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Tomb Raider (dir. Uthaug)

Image: Alicia Vikander as the iconic Lara Croft [Source: IMDB]

 ★★☆☆☆

Lara Croft, whether you played any of the video games or not, is a widely recognised name and character. Angelina Jolie brought her to the big screen first but in an attempt to reboot the inspiring heroine, Alicia Vikander brings us back to the fiercely independent Tomb Raider. In this origin story, Lara’s father goes missing in his quest for an ancient tomb, so Lara must push herself to find the island and perhaps the fate of her father.

Director: Roar Uthaug. Starring: Alicia Vikander, Dominic West, Walton Goggins, Kristin Scott Thomas. [12A]

As far as Tomb Raider films go, this is the strongest. Following in the footsteps of the recent video game reboot, it takes Lara Craft more seriously and ditches the tongue in cheek 90s comedy. This new sincere approach to the Tomb Raider series is certainly a step in the right direction. Alicia Vikander plays Lara with authority, doing honour to the many women or men who find Lara Craft as a source of inspiration, in fact, Vikander is doing the heavy lifting trying to keep Tomb Raider‘s plodding and soulless plot engaging.

Two-thirds of Tomb Raider is entirely empty of interesting plot development, character details and anything that resembles original storytelling. This plays more of a box standard ‘superhero origin story’, even Marvel realised how tired we were of those when it came to rebooting Spiderman for the third time. All character elements of Lara Croft, are stripped from her in an effort to make her more relatable but this just comes off as contrived and Lara never feels genuine. Instead, we get senseless, pedestrian action scenes that do little more than remind us of the type of film we’d rather be seeing.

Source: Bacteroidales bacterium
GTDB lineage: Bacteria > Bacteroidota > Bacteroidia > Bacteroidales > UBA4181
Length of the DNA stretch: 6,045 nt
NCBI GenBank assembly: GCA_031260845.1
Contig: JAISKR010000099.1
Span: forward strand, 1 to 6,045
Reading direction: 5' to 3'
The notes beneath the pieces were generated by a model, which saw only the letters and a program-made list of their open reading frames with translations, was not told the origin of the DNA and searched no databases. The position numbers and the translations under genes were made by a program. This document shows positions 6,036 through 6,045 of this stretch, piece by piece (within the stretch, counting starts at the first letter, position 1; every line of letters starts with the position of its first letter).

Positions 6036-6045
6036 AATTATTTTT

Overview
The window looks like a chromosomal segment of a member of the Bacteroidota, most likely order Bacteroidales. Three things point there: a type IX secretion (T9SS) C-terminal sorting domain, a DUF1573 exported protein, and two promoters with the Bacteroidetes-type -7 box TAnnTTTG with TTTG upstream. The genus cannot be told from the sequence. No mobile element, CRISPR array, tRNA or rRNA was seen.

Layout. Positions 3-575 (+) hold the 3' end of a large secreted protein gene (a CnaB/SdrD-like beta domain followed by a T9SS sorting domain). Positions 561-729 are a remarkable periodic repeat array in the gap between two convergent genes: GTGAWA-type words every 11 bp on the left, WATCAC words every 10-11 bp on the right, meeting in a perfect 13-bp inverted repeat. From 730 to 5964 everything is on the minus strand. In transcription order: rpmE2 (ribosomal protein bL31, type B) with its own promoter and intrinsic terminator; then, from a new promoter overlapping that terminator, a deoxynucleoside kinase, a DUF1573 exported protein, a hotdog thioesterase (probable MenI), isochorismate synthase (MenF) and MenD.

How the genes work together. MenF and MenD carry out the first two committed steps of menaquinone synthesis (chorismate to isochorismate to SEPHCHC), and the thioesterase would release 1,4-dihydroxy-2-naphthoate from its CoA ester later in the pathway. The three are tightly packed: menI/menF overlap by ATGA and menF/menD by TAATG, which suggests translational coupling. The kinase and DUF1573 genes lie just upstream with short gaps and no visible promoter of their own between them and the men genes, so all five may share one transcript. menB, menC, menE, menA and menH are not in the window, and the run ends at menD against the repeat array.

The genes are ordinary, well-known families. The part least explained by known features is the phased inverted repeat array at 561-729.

Additionally, it seems Uthaug forgot one crucial element when constructing Tomb Raider, the actual tomb raiding. Uthaug does well to bring momentum and pace to the storytelling, after the first act we know everything we’d need to know about Lara to get the ball rolling but Uthaug decides to sit tepidly in events that do not feel like Lara is growing, as a person or in the skills she will need to become the Lara Croft we know. This should have been closer to Indiana Jones, we want to be in the tombs, with the treasures and chasing the myths not negotiating fees for boats and stopping muggers. Sadly it takes two-thirds of the movie to get to the action we desire and it’s only then in its final act that the movie takes off.

Tomb Raider is well constructed, camera work and set pieces are done well, Alicia Vikander is superb as this new realistic Lara Croft and her development is played with finesse. However, this film’s major problem is with its bland, lifeless storytelling that sticks firmly with the utter predictability of mainstream Hollywood action productions, settling Tomb Raider firmly as a thoroughly yawn inducing picture.

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